|Publication number||US5407671 A|
|Application number||US 07/983,613|
|Publication date||Apr 18, 1995|
|Filing date||Nov 30, 1992|
|Priority date||Jul 5, 1986|
|Also published as||CA1321138C, DE3622642A1, EP0253198A1, EP0253198B1, EP0253198B2, US6500427|
|Publication number||07983613, 983613, US 5407671 A, US 5407671A, US-A-5407671, US5407671 A, US5407671A|
|Inventors||Norbert Heimburger, Peter Fuhge, Hansjorg Ronneberger|
|Original Assignee||Behringwerke Aktiengesellschaft|
|Export Citation||BiBTeX, EndNote, RefMan|
|Patent Citations (11), Non-Patent Citations (1), Referenced by (37), Classifications (19), Legal Events (7)|
|External Links: USPTO, USPTO Assignment, Espacenet|
This application is a continuation of application Ser. No. 07/835,118, filed Feb. 14, 1992, now abandoned, which is a continuation of Ser. No. 07/069,199, filed Jul. 2, 1987, now abandoned.
The invention relates to a tissue adhesive which contains fibrinogen, factor XIII, a thrombin inhibitor, prothrombin factors, calcium ions and, where appropriate, a plasmin inhibitor. The accelerators which are naturally present on the wound which is to be bonded result in the thrombin which is necessary for adhesion being liberated from the prothrombin in the adhesive.
The physiological processes involved in the repair of lesions in human or animal tissues result in fibrin being deposited in the region of the injury. This is initiated by thromboplastin flowing out of the injured cells and, on contact with plasma factor VII forming factor X activator which then, together with factor V and in a complex with phospholipids and calcium, converts prothrombin into thrombin. The action of thrombin in turn results, via elimination of the fibrinopeptides A and B from fibrinogen, in fibrin monomers which aggregate to form fibrin filaments which are covalently cross-linked, with the formation of isopeptide bonds by F XIIIa, a transglutaminase which is likewise activated by thrombin. An inhibitor, namely alpha2 -antiplasmin, is bound by factor XIII onto the fibrin filaments and protects them from degradation by plasmin.
It is evident from this process of hemostasis and wound healing that, in addition to fibrinogen as substrate, two enzymes are required: thrombin and factor XIII.
The task of thrombin in this connection is to activate both fibrinogen and factor XIII, that is to say to convert them into their reactive form. This is the fibrin monomer in the case of fibrinogen, and is the catalytically active transglutaminase (F XIIIa) in the case of factor XIII.
European Patent 0,068,047 discloses an enriched plasma fraction which is suitable as a wound closure and contains fibrinogen, a fibrinolysis inhibitor and thrombin or prothrombin in an anhydrous system. This adhesive cannot be applied dissolved in water, but can be applied only as a powder, which is a disadvantage for use. When the mixture is dissolved in water, the components react together, and a clot is produced.
For a one-component adhesive with water as solvent it is difficult to combine the active substances in such a way and in such quantitative ratios that no premature and undesired activation takes place during the production of the adhesive, the reconstitution with a solvent and the maintenance in readiness for use and, on the other hand, a sufficiently high strength is achieved relatively quickly after application to the adhesion site.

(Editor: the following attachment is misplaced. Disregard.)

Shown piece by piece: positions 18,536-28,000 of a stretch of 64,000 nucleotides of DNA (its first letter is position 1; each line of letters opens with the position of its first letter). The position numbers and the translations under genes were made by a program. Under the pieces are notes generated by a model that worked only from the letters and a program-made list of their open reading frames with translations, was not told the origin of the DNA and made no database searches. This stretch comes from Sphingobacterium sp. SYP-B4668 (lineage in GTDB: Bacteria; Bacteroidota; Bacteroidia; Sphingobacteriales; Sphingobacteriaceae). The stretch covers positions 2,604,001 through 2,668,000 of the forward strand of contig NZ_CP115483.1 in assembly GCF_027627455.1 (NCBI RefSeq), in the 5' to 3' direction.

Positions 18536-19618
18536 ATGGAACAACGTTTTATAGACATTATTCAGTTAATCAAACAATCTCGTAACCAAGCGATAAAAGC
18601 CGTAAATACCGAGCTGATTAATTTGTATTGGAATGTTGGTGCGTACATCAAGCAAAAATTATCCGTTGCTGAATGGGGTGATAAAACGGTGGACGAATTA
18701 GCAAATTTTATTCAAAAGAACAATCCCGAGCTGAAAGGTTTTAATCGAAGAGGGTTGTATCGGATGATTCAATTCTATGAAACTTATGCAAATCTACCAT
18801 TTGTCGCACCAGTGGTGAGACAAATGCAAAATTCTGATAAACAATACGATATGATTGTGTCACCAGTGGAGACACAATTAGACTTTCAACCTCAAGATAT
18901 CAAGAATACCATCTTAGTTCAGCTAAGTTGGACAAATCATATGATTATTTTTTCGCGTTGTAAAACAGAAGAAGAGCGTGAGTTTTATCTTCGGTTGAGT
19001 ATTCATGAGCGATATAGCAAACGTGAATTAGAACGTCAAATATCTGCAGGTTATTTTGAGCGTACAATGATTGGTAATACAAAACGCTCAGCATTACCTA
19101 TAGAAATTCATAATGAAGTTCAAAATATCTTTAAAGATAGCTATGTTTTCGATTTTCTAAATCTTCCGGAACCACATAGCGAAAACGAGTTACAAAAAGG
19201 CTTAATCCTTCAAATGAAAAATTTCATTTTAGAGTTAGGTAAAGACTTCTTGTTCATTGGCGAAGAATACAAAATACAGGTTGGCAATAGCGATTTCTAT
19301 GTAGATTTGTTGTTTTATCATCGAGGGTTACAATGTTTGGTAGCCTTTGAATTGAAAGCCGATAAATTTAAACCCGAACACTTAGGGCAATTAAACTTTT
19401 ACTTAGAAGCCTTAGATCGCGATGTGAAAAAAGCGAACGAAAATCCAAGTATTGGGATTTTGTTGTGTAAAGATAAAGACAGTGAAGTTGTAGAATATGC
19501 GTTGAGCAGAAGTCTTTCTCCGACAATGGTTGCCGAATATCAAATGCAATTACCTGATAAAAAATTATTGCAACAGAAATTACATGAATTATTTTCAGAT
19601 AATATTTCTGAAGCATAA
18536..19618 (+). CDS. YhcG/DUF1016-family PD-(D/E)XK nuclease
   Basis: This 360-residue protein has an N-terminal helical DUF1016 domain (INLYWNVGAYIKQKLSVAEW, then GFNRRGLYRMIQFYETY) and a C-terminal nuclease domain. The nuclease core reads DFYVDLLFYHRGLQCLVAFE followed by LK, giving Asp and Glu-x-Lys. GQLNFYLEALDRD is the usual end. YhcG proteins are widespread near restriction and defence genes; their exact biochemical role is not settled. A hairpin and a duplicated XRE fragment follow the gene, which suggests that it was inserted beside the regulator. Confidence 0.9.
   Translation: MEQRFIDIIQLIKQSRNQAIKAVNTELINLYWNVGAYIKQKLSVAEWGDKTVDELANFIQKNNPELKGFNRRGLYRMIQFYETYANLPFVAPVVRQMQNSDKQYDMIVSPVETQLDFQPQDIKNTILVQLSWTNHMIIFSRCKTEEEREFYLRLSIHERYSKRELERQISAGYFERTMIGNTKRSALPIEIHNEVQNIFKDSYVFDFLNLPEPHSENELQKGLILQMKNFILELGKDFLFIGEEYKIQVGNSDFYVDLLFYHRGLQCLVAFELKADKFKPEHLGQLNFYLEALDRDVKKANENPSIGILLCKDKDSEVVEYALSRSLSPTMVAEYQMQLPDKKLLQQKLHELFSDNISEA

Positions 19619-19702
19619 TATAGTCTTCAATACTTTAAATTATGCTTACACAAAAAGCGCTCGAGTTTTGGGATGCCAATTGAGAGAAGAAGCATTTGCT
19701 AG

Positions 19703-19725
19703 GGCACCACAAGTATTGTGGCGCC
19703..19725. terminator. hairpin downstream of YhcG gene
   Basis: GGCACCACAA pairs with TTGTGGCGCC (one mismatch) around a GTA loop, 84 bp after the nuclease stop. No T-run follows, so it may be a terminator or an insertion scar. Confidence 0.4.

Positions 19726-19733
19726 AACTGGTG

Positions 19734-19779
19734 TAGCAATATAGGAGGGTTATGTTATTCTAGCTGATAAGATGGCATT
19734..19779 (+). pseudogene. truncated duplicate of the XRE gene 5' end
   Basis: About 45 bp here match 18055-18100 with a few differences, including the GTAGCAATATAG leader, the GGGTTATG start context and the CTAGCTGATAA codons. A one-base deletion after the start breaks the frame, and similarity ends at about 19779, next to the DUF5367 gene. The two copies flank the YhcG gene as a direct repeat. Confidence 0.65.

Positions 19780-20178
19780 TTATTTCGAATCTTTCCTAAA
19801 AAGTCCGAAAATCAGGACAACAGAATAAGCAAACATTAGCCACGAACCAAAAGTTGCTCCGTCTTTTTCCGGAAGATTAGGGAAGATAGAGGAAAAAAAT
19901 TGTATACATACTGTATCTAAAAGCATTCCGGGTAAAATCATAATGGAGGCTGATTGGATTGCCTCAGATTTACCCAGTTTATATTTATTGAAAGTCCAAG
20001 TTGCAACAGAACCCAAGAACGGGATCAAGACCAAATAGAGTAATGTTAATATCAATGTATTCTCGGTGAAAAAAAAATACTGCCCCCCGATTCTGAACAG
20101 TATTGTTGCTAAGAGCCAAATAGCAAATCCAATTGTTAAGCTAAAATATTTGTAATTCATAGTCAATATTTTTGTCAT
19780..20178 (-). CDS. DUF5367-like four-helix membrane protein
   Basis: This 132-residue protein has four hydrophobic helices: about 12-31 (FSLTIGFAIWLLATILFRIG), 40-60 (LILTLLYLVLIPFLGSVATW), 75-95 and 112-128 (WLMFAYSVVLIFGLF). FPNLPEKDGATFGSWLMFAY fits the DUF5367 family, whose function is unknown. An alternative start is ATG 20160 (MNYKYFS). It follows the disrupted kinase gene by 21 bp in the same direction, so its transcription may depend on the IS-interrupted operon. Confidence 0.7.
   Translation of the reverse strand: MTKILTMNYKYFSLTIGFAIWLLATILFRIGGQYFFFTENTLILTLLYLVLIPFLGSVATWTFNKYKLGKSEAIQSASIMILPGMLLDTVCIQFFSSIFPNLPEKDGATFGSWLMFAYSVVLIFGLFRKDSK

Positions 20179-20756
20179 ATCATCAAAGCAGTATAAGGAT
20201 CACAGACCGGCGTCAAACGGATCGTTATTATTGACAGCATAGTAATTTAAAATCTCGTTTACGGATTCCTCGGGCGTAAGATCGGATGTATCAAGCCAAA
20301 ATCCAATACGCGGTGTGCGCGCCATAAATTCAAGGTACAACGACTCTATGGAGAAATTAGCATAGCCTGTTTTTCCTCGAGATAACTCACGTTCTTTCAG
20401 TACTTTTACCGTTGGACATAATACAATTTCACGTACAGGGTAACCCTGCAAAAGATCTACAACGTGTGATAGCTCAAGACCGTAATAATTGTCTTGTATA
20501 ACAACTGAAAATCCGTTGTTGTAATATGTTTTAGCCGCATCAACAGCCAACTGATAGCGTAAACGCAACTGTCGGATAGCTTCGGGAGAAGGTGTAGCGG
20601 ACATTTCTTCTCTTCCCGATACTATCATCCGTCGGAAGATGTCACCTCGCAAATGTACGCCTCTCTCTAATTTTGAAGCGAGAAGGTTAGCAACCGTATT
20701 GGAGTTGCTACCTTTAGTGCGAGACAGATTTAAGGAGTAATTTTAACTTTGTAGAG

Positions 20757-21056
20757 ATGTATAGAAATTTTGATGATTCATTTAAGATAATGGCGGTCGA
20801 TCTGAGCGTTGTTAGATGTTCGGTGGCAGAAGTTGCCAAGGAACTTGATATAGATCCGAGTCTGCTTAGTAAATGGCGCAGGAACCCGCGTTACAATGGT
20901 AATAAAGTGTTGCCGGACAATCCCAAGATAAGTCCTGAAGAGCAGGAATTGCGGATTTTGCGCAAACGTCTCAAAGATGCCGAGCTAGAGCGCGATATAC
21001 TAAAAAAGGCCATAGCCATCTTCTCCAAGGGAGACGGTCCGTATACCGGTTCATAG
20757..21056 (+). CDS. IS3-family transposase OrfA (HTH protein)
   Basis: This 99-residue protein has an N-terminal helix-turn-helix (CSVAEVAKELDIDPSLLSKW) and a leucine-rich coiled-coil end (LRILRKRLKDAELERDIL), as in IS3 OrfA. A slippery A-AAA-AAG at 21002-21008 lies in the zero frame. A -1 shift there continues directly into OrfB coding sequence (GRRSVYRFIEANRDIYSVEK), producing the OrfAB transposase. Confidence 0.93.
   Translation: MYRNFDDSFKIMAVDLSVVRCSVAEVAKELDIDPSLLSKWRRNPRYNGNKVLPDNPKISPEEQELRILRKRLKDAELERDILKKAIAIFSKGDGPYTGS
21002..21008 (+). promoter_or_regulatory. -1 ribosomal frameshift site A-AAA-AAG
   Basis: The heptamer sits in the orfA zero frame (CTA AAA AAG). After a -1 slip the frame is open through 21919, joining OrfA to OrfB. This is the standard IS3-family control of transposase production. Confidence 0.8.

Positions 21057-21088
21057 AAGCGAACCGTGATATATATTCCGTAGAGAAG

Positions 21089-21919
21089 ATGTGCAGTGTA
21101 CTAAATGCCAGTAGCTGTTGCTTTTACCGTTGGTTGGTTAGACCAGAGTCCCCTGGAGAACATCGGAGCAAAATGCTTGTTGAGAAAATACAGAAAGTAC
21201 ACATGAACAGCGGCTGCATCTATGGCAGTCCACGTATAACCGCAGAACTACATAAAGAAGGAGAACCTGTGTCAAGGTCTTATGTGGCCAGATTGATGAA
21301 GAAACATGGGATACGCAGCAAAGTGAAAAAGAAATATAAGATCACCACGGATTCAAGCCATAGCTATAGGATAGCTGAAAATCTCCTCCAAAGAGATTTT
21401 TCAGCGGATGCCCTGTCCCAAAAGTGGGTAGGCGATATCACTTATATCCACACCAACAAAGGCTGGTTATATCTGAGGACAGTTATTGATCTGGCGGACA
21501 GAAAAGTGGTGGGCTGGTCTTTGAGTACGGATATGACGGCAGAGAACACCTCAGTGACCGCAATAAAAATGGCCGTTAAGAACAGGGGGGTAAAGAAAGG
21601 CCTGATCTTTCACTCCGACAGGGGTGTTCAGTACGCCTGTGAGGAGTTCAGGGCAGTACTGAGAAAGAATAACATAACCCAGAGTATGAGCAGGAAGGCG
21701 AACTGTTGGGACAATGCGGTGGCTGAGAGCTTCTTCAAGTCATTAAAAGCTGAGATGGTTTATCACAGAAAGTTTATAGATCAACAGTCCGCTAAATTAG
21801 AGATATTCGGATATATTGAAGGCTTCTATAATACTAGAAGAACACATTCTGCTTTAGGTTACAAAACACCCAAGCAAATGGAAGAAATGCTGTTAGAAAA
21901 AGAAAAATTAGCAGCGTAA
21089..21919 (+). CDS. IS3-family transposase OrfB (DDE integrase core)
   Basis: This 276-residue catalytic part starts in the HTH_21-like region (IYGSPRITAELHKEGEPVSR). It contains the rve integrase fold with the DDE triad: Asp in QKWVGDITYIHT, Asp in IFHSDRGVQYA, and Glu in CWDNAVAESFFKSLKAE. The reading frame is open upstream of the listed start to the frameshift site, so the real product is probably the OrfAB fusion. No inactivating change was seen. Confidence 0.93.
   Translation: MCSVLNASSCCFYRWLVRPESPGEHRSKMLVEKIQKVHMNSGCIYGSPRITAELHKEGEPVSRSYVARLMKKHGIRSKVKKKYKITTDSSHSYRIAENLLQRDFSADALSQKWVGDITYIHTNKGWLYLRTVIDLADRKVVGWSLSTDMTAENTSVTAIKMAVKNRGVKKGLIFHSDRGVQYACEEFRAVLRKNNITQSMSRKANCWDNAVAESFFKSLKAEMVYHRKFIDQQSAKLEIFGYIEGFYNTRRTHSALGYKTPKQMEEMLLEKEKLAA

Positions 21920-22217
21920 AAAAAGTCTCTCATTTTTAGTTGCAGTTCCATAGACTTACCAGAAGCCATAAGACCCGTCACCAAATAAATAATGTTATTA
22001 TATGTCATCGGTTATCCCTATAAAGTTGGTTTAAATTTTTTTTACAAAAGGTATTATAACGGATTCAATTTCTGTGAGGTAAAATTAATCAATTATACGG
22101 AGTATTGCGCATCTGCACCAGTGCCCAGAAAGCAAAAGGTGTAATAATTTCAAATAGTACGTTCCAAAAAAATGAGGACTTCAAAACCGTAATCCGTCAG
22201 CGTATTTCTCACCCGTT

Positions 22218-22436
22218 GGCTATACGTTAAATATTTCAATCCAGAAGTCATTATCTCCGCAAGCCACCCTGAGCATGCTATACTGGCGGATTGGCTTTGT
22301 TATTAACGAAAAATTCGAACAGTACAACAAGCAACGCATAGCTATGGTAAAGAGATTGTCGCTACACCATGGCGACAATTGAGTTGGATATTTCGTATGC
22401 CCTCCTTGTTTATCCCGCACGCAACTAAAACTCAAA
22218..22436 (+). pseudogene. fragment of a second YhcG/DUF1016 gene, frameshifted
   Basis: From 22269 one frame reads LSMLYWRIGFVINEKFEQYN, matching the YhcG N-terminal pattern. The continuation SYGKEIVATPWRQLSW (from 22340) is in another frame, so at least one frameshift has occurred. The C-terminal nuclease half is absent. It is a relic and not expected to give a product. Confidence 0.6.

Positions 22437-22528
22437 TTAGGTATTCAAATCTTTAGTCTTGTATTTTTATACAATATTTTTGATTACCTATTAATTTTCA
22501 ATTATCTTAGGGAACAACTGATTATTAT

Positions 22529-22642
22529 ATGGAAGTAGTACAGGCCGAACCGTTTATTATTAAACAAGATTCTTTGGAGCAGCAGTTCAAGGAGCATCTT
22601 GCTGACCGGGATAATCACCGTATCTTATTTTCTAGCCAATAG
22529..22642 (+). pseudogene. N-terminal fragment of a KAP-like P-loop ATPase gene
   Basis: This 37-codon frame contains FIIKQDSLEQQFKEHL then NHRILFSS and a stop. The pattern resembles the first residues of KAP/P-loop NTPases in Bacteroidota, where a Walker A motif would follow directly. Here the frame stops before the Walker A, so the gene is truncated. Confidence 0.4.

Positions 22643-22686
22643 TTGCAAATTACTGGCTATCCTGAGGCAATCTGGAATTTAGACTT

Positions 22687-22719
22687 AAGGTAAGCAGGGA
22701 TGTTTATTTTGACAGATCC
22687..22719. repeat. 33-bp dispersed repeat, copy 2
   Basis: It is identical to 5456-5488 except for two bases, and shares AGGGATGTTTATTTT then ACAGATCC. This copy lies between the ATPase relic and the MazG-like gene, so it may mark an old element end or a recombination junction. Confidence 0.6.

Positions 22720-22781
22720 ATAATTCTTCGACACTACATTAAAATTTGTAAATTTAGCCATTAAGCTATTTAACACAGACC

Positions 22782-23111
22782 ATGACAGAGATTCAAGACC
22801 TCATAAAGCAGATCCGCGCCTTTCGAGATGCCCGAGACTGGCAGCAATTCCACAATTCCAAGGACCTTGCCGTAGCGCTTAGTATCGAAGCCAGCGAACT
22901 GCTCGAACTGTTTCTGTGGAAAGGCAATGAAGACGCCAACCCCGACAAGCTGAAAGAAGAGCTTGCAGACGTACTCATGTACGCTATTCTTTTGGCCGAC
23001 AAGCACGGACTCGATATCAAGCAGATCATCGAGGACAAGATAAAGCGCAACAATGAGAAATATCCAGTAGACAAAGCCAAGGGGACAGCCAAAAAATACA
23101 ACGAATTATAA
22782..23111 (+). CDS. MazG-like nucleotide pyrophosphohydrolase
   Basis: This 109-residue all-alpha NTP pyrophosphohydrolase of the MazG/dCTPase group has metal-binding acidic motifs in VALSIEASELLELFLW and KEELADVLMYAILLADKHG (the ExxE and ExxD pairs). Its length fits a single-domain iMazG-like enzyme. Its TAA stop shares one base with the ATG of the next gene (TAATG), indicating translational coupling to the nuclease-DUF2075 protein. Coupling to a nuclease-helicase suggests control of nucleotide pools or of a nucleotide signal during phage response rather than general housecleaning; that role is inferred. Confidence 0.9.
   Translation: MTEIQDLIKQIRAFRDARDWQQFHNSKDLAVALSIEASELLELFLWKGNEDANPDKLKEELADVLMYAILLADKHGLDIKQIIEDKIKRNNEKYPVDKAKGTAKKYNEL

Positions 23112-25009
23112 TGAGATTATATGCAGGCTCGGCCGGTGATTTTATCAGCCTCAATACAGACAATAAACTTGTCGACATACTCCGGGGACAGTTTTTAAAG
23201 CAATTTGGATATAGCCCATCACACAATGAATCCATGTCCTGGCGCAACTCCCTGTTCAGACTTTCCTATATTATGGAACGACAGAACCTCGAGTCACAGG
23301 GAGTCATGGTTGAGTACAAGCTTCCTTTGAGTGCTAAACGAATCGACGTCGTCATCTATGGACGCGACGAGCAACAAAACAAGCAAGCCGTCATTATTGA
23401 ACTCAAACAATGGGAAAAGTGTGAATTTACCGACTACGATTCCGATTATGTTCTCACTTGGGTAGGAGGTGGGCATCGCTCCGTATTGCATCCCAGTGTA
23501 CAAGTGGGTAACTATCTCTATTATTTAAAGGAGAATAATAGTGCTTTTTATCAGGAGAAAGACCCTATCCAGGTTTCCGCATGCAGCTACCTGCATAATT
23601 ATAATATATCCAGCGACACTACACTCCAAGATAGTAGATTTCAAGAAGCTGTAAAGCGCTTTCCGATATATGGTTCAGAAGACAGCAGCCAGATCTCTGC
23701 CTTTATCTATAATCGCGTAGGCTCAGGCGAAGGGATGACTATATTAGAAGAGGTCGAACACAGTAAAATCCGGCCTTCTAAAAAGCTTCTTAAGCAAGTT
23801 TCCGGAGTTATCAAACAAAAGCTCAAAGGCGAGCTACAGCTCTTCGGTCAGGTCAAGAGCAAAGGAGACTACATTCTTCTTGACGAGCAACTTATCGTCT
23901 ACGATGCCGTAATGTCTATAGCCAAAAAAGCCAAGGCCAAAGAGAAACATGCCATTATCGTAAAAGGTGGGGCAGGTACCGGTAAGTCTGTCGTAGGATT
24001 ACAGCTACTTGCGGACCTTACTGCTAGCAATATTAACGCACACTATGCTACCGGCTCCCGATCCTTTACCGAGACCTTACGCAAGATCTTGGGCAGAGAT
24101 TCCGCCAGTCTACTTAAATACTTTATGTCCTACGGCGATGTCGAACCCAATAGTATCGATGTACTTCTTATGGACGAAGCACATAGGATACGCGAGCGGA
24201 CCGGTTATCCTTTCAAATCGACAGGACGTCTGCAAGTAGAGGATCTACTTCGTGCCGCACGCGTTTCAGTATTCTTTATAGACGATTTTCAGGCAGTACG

Surprisingly, conditions allowing reproducible production of a one-component adhesive, which can be manipulated in practice, in a physiological medium have been found.
The requirements for a one-component adhesive of this type to be produced and be amenable to processing are that the relative concentrations of fibrinogen, plasmin inhibitor, F XIII, prothrombin concentrate, thrombin inhibitor and calcium ions are optimized. This particularly applies to AT III as thrombin inhibitor and to calcium ions, since the calcium ions are essential for activation of the coagulation factors. High concentrations increase the rate of thrombin formation, and low concentrations slow it down. Hence it is necessary that the concentration of calcium ions is optimal. Since, when this is the case, the formation of thrombin cannot be ruled out, it is expedient to combine with a thrombin inhibitor, preferably AT III. This is because, on the one hand, the formation of thrombin must be ruled out during the production of the adhesive and, on the other hand, the adhesive must rapidly form a stable clot when coagulation, that is to say the deposition of a fibrin film, is initiated on contact with wound surfaces. Accordingly, the production of a thrombin-containing one-component adhesive and its use in aqueous solution is inconceivable and, moreover, it is possible to use prothrombin only under conditions which prevent activation to thrombin during production and preparation for use. These include setting up defined concentrations of thrombin inhibitor and calcium ions.
Thus the invention relates to a tissue adhesive containing in aqueous solution fibrinogen, F XIII, a thrombin inhibitor, prothrombin factors, calcium ions and, where appropriate, a plasmin inhibitor.
It was surprising that it is possible to pack, and use as tissue adhesive, fibrinogen together with prothrombin as a so-called hypercoagulable solution which, moreover, also contains calcium ions and AT III.